Study IV explored the association between income in mid-life, income during retirement and old-age mortality (i.e., mortality during retirement). The results showed that both income during mid-life and income during retirement were associated with old-age mortality. Mutually adjusted models showed that income in mid-life was more important for women’s mortality and that income during retirement was more important for men’s.

    Thus, the results of the present thesis suggest that there are substantial social inequalities in the likelihood of reaching old age, as well as in health and mortality among older adults. These inequalities are shaped by differential exposures throughout the life-course that affect health in later life both through direct effects and through processes of accumulation.

  • 9.
    Fors, Stefan
    Stockholm University, Faculty of Social Sciences, Aging Research Center (ARC), (together with KI).
    Ojämlikhet och hälsa i ett livsloppsperspektiv2012In: Jämlik ålderdom?: i samtiden och framtiden / [ed] Lars Andersson, Peter Öberg, Malmö: Liber, 2012, p. 112-136Chapter in book (Other academic)
  • 10.
    Fors, Stefan
    et al.
    Stockholm University, Faculty of Social Sciences, Aging Research Center (ARC), (together with KI). Stockholm University, Faculty of Social Sciences, Department of Social Work.
    Agahi, Neda
    Stockholm University, Faculty of Social Sciences, Aging Research Center (ARC), (together with KI).
    Shaw, Benjamin A.
    Paying the price? The impact of smoking and obesity on health inequalities in later life2012In: Scandinavian Journal of Public Health, ISSN 1403-4948, E-ISSN 1651-1905, Vol. 41, no 2, p. 134-141Article in journal (Refereed)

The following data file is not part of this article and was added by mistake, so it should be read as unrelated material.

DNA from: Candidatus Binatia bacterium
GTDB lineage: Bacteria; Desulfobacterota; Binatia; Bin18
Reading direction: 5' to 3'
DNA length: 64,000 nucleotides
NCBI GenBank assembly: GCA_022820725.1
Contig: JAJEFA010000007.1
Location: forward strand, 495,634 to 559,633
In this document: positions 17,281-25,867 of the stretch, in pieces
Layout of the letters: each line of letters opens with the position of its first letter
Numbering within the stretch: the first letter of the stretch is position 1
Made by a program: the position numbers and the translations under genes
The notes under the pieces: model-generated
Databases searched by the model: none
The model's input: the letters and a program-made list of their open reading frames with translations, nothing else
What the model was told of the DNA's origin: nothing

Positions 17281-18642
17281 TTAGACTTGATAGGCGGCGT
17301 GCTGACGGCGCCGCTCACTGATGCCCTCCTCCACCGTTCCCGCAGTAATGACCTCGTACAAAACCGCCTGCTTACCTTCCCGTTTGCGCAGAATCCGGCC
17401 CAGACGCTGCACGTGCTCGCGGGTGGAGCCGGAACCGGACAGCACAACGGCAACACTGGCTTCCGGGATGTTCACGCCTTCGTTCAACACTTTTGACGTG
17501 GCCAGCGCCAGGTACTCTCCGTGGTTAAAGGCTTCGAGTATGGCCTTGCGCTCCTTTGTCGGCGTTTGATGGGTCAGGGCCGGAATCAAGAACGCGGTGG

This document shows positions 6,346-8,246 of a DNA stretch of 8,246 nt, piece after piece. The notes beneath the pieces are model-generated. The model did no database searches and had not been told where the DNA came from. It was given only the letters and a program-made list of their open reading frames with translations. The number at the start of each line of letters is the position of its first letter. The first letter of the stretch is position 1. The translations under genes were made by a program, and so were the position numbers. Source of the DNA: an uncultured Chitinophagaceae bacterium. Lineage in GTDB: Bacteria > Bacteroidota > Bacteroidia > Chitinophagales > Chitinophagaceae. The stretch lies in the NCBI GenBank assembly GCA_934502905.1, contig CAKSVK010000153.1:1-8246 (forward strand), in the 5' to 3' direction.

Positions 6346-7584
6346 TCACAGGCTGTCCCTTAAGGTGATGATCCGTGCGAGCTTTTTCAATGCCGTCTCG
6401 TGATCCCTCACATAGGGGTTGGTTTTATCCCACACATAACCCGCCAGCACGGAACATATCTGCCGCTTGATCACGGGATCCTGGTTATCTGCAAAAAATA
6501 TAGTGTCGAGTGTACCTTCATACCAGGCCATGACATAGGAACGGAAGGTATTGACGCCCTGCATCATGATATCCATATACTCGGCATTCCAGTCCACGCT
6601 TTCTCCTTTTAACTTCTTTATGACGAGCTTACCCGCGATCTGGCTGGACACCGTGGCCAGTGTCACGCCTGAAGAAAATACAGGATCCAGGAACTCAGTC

Abstract [en]

    Aims: The aims of the study are twofold: (i) to explore the impact of socioeconomic position, as measured 13 years earlier, on cognitive functioning and mobility impairment in later life, and (ii) to explore the extent to which obesity and smoking status can explain socioeconomic inequalities in cognitive and mobility impairments in later life. Methods: Data from a nationally representative sample of Swedish adults aged 56-76 in 1991 who were re-interviewed 13 years later in 2004, was analysed to explore the impact of socioeconomic position, smoking, and obesity on cognitive and physical functioning in late life. Results: The results showed that both smoking and obesity in late mid-life were stratified by socioeconomic position. Moreover, the results showed significant associations between socioeconomic position and both cognitive and physical functioning in later life. However, these inequalities in late life function could only partially be explained by the socioeconomic differences in smoking and obesity. Conclusions: The findings of this study suggest that socioeconomic differences in the rates of smoking and obesity may explain some, but not all, of the socioeconomic inequalities in physical and cognitive functioning during old age.

  • 11.
    Fors, Stefan
    et al.
    Stockholm University, Faculty of Social Sciences, Aging Research Center (ARC), (together with KI).
    Almquist, Ylva B.
    Stockholm University, Faculty of Social Sciences, Department of Public Health Sciences, Centre for Health Equity Studies (CHESS).
    Brännström, Lars
    Stockholm University, Faculty of Social Sciences, Department of Social Work.
    Coexisting Social, Economic, and Health-Related Disadvantages in More than 2.4 Million Swedes: Combining Variable-Centred and Person-Centred Approaches2019In: Social Indicators Research, ISSN 0303-8300, E-ISSN 1573-0921, Vol. 143, no 1, p. 115-132Article in journal (Refereed)